Iowa City, Iowa – The manager of the University of Iowa’s Van Allen Observatories says Iowans should take advantage of a very rare opportunity to see a comet this week. Caroline Roberts, who also coordinates the U-I’s Astronomy Laboratory, says to spot this spectacle in the sky, you’ll either have to stay up late or set the alarm to get up early.
Its full name is Comet C/2020 F3 NEOWISE, or just NEOWISE for short. The comet gets its name from the orbiting NASA space telescope which discovered it, called NEOWISE, for Near-Earth Object Wide-field Infrared Survey Explorer. If you want to see the comet, you’ll have to be looking in the right place — low on the horizon, depending on when you venture out.
Unlike a meteor, which makes a fast, bright streak across the sky, the comet will appear stationary and you don’t need any special equipment to see it.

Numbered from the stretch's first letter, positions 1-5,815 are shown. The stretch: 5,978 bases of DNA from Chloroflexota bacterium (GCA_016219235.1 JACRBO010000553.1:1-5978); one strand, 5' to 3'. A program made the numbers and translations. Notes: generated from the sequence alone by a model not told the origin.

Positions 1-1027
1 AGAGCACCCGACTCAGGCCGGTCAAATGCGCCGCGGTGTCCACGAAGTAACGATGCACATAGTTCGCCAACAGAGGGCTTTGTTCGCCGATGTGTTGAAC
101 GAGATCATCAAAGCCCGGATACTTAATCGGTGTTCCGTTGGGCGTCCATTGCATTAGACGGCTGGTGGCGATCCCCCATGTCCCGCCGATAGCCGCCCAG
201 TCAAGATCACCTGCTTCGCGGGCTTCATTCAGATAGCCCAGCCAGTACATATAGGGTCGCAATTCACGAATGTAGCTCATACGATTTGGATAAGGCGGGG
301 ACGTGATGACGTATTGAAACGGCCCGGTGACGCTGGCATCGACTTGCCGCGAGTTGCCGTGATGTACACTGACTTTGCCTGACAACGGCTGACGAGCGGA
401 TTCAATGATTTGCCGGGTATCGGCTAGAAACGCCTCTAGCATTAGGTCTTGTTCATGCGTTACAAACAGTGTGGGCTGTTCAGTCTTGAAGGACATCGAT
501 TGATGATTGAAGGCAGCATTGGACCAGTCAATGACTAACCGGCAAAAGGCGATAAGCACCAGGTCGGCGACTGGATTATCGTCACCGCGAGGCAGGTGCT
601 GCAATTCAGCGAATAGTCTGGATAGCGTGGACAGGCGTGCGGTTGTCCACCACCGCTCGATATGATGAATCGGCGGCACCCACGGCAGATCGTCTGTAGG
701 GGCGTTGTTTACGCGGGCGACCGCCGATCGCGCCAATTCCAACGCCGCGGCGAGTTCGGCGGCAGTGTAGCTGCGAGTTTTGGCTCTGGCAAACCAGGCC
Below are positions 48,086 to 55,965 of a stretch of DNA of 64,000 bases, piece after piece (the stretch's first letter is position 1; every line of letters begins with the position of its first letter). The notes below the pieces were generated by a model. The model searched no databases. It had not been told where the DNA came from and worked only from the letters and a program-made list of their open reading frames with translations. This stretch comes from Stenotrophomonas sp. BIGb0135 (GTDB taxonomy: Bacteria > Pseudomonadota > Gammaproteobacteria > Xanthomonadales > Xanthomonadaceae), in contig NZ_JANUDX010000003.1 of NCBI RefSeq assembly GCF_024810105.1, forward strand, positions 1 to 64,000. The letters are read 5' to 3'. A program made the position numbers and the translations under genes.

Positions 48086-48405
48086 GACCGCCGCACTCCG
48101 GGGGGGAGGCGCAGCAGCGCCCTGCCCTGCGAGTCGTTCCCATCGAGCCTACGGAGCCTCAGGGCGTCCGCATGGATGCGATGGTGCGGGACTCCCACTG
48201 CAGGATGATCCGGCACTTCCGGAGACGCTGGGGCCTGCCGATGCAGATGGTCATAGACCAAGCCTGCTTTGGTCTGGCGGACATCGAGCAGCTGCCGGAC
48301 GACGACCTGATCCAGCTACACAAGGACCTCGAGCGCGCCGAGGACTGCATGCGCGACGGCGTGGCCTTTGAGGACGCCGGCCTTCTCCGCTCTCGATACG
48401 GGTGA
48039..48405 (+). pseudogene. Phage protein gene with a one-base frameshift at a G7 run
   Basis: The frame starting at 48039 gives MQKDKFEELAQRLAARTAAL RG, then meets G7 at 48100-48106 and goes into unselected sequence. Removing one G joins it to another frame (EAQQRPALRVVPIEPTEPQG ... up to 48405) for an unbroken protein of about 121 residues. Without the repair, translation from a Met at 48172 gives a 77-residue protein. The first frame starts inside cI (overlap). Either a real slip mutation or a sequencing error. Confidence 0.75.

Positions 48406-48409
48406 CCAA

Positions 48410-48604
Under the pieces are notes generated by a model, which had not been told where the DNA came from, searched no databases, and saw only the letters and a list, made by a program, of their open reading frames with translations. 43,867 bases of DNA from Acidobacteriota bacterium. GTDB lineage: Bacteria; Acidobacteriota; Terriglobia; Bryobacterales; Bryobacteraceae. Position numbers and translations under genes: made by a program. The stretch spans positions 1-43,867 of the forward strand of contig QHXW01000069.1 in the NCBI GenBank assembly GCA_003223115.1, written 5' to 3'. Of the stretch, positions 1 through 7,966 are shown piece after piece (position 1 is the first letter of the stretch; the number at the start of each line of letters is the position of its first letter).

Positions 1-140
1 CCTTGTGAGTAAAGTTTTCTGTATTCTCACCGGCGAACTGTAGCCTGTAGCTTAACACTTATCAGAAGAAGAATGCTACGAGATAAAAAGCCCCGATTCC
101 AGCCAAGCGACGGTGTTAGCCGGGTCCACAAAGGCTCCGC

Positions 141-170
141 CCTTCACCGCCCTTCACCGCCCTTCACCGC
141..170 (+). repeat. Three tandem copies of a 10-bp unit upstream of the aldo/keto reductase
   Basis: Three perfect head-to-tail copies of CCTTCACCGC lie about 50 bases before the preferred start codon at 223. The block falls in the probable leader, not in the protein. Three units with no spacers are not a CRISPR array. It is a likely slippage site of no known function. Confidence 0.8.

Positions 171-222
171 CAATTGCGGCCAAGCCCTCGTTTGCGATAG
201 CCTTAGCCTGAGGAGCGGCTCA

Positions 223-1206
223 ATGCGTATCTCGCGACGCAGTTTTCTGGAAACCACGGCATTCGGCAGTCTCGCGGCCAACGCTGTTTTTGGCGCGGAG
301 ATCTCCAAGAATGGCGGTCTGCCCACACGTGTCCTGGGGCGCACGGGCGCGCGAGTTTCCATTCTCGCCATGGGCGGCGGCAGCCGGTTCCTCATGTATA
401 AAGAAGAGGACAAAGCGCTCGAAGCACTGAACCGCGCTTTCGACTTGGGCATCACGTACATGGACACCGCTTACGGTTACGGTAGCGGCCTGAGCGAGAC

Binoculars or a telescope should help reveal the comet as a bright spot in the dark sky along with its trailing white tail. By Monday or so, the comet will appear to rise higher in the nighttime sky, while it will become impossible to see in the early mornings. NEOWISE is a fairly large comet, about three miles across. Chicken Little can rest assured, the sky isn’t falling, and Roberts says this distant, icy ball will not threaten life on our planet.
NEOWISE is considered a long-period comet, which means it won’t be back around for about 7,000 years. Follow this link for details about NEOWISE from NASA.